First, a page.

Tuesday, September 1, 2015

PA: Charter Windfalls

The financial crushing of Chester Uplands Schools, where teachers and staff are now working without pay while legislators dither over a long-past-due budget in Harrisburg-- well, this mess has ended up dragging ugly worm into the light of day.

Here's an excerpt from the Judge Chad Kenney's ruling nixing the state's proposed relief for CUSD:

The Charter Schools serving Chester-Upland Special Education students reported in 2013-2014, the last reporting period available, that they did not have any Special Education students costing them anything outside the zero (0) to twenty-five thousand dollar ($25,000.00) range, and yet this is remarkable considering they receive forty thousand dollars ($40,000.00) for each one of these Special Education students under a legislatively mandated formula. This means the legislative formula permits the Charters to pocket somewhere between fourteen thousand ($14,000.00) and forty thousand dollars ($40,000.00) per student over and above what it costs to educate them. While this discrepancy needs to be seen in most instances as the operators of Charters taking advantage of legal mandates, it is clear that the Legislature did not mean for its averages to produce such windfalls to the Charter School industry in a distressed district.

(Hat tip to Keystone State Education Coalition)

Yes, I have to keep explaining this to people because it seems so incredible-- the state of PA has a payment system for charters that doesn't factor in anything about what it actually costs the charters to educate students. The legislature has set it up so that charters like the ones in Chester can pick up a minimum of $15,000 pure profit.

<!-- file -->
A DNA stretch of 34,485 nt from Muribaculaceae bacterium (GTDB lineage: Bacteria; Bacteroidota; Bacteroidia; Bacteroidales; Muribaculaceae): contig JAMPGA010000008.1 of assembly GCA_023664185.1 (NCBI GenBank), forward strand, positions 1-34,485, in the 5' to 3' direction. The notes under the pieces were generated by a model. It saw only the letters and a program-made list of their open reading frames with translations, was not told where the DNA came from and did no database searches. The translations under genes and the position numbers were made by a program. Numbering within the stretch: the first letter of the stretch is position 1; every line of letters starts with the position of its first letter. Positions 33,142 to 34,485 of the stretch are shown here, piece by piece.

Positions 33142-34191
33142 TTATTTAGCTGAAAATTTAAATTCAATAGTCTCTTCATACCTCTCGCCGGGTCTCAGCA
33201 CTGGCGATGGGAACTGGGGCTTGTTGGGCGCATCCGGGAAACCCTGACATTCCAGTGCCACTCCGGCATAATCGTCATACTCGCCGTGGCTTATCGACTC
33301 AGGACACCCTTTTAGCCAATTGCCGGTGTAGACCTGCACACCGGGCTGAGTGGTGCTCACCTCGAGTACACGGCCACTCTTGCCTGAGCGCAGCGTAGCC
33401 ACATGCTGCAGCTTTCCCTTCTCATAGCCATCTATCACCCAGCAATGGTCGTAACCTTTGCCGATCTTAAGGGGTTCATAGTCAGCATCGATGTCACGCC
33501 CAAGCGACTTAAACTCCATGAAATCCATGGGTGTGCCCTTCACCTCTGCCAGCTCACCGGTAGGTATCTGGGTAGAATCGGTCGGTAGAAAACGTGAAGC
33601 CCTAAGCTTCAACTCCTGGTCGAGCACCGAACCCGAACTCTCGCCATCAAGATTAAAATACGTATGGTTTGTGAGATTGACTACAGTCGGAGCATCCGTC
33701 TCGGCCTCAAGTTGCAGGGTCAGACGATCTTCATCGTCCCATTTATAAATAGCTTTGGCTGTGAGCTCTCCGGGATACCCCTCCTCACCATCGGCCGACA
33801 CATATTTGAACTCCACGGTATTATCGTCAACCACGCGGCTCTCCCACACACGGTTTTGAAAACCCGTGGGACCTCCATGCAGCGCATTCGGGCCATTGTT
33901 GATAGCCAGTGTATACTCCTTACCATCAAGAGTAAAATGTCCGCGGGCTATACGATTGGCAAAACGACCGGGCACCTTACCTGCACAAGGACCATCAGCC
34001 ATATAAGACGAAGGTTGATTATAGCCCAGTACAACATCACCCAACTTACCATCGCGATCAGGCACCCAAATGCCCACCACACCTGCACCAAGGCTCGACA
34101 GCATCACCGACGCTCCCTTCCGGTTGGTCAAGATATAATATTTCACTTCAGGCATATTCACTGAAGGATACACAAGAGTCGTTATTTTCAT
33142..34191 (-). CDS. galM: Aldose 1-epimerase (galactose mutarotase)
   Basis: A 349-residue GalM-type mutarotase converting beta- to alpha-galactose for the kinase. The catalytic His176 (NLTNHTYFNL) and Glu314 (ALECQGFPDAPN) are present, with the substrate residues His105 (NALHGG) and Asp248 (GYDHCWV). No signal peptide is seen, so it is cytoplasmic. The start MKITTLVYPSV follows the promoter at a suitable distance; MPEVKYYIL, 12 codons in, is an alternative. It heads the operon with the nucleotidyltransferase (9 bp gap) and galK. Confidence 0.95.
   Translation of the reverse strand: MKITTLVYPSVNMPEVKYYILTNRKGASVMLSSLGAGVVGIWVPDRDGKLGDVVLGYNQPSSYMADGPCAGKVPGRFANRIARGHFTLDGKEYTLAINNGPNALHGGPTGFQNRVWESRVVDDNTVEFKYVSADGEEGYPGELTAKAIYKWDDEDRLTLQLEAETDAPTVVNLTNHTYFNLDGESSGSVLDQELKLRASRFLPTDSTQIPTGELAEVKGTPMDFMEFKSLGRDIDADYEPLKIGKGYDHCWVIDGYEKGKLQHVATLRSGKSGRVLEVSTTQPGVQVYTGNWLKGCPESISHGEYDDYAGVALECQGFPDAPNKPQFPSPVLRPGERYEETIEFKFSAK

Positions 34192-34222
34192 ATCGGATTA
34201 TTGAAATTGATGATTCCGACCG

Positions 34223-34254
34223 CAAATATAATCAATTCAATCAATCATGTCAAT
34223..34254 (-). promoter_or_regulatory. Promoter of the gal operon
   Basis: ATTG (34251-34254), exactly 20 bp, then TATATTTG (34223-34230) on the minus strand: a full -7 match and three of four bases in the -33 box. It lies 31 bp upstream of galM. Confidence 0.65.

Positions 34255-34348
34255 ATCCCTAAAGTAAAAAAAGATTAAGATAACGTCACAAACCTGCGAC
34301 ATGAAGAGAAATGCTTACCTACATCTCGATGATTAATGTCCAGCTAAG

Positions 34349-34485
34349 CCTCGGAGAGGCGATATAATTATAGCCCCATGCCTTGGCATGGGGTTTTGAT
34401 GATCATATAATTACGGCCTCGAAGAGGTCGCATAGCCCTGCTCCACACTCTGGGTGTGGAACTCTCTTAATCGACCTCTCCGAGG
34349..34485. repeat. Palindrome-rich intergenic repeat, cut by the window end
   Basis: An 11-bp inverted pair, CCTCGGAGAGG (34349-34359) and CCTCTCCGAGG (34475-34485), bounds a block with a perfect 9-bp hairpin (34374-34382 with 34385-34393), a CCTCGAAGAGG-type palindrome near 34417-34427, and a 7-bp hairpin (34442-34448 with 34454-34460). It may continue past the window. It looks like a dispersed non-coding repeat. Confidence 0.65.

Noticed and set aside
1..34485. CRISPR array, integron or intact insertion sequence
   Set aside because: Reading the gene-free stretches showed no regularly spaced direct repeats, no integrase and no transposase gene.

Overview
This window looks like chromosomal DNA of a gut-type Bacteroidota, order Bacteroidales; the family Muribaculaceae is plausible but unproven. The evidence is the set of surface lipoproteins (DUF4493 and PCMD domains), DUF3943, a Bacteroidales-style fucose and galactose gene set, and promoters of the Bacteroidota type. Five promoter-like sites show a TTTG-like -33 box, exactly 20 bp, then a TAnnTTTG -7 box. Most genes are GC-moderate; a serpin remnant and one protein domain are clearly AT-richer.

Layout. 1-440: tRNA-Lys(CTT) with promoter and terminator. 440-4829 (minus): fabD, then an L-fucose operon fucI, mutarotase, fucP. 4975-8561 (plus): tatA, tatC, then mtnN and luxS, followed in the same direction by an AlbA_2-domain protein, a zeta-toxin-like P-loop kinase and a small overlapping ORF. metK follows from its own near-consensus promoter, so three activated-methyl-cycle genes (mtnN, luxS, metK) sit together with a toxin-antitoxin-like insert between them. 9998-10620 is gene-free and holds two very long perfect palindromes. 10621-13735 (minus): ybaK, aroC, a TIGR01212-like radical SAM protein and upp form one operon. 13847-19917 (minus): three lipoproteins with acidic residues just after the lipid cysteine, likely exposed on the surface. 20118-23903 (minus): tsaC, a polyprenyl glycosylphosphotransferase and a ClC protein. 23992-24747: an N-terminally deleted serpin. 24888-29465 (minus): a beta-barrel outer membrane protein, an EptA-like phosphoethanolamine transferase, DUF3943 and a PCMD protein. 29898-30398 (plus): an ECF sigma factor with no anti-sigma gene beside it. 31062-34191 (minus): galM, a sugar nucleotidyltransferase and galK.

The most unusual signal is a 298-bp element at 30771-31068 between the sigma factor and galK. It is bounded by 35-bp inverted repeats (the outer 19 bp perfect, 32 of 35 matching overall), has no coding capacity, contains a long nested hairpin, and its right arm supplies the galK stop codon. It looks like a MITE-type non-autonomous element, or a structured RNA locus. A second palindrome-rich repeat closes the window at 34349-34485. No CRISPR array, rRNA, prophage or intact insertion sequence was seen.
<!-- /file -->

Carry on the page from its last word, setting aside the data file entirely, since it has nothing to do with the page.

You may remember a time when a selling point for charters was that they would do more with less. That has never been the case in PA-- charters promise to do whatever they feel like with as much money as they can get. PA is a textbook demonstration of how charter schools increase the overall cost of education. Here's how it works.

We start with a public school classroom that educates 10 students for $10,000. One of those students leaves for a charter. At the charter, they know that they get the 1 grand no matter what, so their goal is to spend as little of it as possible on the student's education. Meanwhile, the public schools revenue has dropped by $1,000, and its costs have dropped not at all, so it goes back to the taxpayers and raises taxes, or if it's really strapped, it reduces services.

End result-- the taxpayers of Pennsylvania end up spending more total money on education, and getting less for it. That's how we're doing it in the Keystone State.

The ruling in the CUSD case underlines just how huge the windfall for charter operators can be (and for cyber charters, who don't have brick-and-mortar overhead and who can assign a single teacher to several hundred students, can really clean up). This is how guys like Vahan Gureghian end up with $85 million mansions.

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